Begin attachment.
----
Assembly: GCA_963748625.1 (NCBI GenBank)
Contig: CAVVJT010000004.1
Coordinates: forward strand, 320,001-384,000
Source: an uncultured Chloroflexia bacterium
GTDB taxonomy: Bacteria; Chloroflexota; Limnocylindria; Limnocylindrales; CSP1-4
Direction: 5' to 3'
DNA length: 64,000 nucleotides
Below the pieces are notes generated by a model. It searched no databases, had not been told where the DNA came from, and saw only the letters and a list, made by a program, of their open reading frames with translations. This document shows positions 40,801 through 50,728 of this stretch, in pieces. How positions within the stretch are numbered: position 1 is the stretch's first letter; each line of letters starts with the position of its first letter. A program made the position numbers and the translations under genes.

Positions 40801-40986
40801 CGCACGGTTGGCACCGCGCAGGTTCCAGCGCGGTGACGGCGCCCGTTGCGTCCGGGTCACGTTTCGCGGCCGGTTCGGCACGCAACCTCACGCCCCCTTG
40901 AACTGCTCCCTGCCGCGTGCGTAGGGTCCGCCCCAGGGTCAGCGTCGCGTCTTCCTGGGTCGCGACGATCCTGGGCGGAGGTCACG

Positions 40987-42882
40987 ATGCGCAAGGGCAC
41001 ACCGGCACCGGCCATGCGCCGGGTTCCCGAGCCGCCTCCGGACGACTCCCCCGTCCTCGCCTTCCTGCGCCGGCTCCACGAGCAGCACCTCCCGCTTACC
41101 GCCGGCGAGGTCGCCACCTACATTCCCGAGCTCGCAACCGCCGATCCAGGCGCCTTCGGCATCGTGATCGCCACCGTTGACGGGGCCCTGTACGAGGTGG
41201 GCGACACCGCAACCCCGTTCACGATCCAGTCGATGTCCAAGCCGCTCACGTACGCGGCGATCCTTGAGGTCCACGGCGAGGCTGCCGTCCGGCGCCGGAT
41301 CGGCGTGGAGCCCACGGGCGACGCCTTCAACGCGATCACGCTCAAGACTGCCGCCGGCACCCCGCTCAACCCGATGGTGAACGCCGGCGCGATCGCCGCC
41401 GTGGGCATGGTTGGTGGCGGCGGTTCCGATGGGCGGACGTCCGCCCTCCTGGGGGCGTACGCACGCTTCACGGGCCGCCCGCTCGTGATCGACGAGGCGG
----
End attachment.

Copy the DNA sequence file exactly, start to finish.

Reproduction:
Assembly: GCA_963748625.1 (NCBI GenBank)
Contig: CAVVJT010000004.1
Coordinates: forward strand, 320,001-384,000
Source: an uncultured Chloroflexia bacterium
GTDB taxonomy: Bacteria; Chloroflexota; Limnocylindria; Limnocylindrales; CSP1-4
Direction: 5' to 3'
DNA length: 64,000 nucleotides
Below the pieces are notes generated by a model. It searched no databases, had not been told where the DNA came from, and saw only the letters and a list, made by a program, of their open reading frames with translations. This document shows positions 40,801 through 50,728 of this stretch, in pieces. How positions within the stretch are numbered: position 1 is the stretch's first letter; each line of letters starts with the position of its first letter. A program made the position numbers and the translations under genes.

Positions 40801-40986
40801 CGCACGGTTGGCACCGCGCAGGTTCCAGCGCGGTGACGGCGCCCGTTGCGTCCGGGTCACGTTTCGCGGCCGGTTCGGCACGCAACCTCACGCCCCCTTG
40901 AACTGCTCCCTGCCGCGTGCGTAGGGTCCGCCCCAGGGTCAGCGTCGCGTCTTCCTGGGTCGCGACGATCCTGGGCGGAGGTCACG

Positions 40987-42882
40987 ATGCGCAAGGGCAC
41001 ACCGGCACCGGCCATGCGCCGGGTTCCCGAGCCGCCTCCGGACGACTCCCCCGTCCTCGCCTTCCTGCGCCGGCTCCACGAGCAGCACCTCCCGCTTACC
41101 GCCGGCGAGGTCGCCACCTACATTCCCGAGCTCGCAACCGCCGATCCAGGCGCCTTCGGCATCGTGATCGCCACCGTTGACGGGGCCCTGTACGAGGTGG
41201 GCGACACCGCAACCCCGTTCACGATCCAGTCGATGTCCAAGCCGCTCACGTACGCGGCGATCCTTGAGGTCCACGGCGAGGCTGCCGTCCGGCGCCGGAT
41301 CGGCGTGGAGCCCACGGGCGACGCCTTCAACGCGATCACGCTCAAGACTGCCGCCGGCACCCCGCTCAACCCGATGGTGAACGCCGGCGCGATCGCCGCC
41401 GTGGGCATGGTTGGTGGCGGCGGTTCCGATGGGCGGACGTCCGCCCTCCTGGGGGCGTACGCACGCTTCACGGGCCGCCCGCTCGTGATCGACGAGGCGG